Does this sound familiar? You are about to start a marathon, Ironman race, tennis match or basketball league game, and all you keep thinking about is that you “must be the best.” By the time you get to the start of your competition you are so filled with anxiety and pressure, that you feel frozen and have to force your way into your competition.

That’s where self-talk—the internal conversation that constantly runs through your head—comes in as a barrier or boost to your performance. In the above example, self-talk is obviously a barrier. Your performance hinges almost entirely on your thoughts, expectations, self-talk and mental focus, assuming a certain level of skill.

It’s been estimated that humans have anywhere from 15,000 to 70,000 thoughts per day. The diagram below shows how these thoughts impact us.Screen Shot 2014-01-16 at 3.12.08 PM

Our self-talk includes all of these beliefs and thoughts—whether focused, random, positive, negative or neutral—that run through our minds every day.  They tell us what to do, where to focus our energies, and can be key sources of positive motivation. However, they can also be totally demotivating. It’s not “if” we have these thoughts, but rather we “do” have these thoughts – our task is to keep them rational, realistic, accurate and logical, in order to enhance our performance in sports and in life.

Often, athletes incorrectly focus on the past or future: “I was so bad in practice, I’ll do really bad in this upcoming event.” They focus on weaknesses while in an event: “Darn, I started too slow.” They focus on outcome goals instead of process goals: “ I MUST come in first!” They focus on uncontrollable elements: “I can’t stand that there are so many people watching me run.” Last, and worst, they often demand perfection: “My time MUST be perfect.”

So here you are in your most comfortable running shoes, listening to your favorite RockMyRun mix, with your friends cheering you on, and you realize that you are frozen and having to force your performance.

Enter thought stopping. 

With thought stopping you become aware of your self-talk and are able to manage it. The steps to do this are: 1) catch it, put the cover on the cage of that parrot that keeps chirping negative, inaccurate thoughts in your head, 2) challenge and check it, replace it with accurate, positive thoughts instead, 3) change it. Catch it, check it, change it.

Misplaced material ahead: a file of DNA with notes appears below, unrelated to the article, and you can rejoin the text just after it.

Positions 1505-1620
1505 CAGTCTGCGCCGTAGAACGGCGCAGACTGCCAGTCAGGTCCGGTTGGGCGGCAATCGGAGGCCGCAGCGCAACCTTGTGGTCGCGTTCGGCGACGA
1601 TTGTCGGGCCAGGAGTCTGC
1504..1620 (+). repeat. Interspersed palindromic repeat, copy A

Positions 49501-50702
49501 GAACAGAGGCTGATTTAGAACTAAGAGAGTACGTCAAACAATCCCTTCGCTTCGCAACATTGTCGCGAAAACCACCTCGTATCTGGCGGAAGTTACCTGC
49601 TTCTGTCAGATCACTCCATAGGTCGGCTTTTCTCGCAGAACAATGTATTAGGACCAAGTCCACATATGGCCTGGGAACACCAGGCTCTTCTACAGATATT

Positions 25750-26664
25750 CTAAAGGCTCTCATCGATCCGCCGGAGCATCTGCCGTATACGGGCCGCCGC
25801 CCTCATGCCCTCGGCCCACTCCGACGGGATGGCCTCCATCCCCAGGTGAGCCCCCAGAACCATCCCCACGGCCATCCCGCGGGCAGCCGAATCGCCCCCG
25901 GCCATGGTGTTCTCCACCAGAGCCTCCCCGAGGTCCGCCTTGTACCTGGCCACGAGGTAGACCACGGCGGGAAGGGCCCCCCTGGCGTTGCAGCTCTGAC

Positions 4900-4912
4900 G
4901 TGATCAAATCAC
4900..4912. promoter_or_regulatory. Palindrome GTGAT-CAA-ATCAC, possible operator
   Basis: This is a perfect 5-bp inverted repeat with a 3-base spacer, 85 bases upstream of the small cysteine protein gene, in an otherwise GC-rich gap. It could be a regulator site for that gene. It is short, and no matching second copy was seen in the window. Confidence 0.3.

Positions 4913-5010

The key is to stop your negative thoughts and change them to positive ones, then to use cue words to control your awareness if you happen to start down the negative self-talk path.

Keep in mind that the link is what you think when it comes to performance in athletics, and in life. What you tell yourself becomes your reality. Tell yourself you are too tired to go for a run or hit the gym, and guess what? You’ll start to yawn. Research at the University of Kent in Canterbury, England, published in the Medicine and Science in Sports and Exercise this past fall, demonstrated this principle with cyclists.

In the study, one group was taught to engage in positive self-talk while pedaling to near exhaustion, with phrases such as, “You’re doing well” or “I’m feeling good.” The researchers discovered that positive, accurate self-talk bolstered the cyclists’ feelings, made pedaling feel easier, and improved performance by enabling them to pedal longer, despite physiological measures showing the same high levels of physical exertion as their initial ride before learning positive, accurate self-talk. This study is the first to demonstrate that self-talk significantly reduces the rating of perceived exertion and enhances endurance performance.

Physical exhaustion develops in your head. Using the right combination of positive and accurate self-talk, as well as repeating the phrases consistently or even on a schedule, is motivating and improves endurance performance, compared to not using it, according to the researchers. The findings illustrate that psychobiological interventions, specifically self-talk, designed to target favorable changes in perception of effort, are beneficial to endurance performance.

Next time you go for a run, enter a competition or just hit the gym for a routine workout, be sure your laces are tied and your thoughts are tight too.

Post contributed by Michael R. Mantell, Ph.D.  Dr. Mantell has served as a long-time Assistant Clinical Professor in the Department of Psychiatry at the University of California, San Diego and today is the Senior Fitness Consultant for Behavioral Sciences for the American Council on Exercise, a behavioral sciences coach, an author and a national fitness-health speaker. In 2013, named Dr. Mantell as one of “The 100 Most Influential People in Health and Fitness.”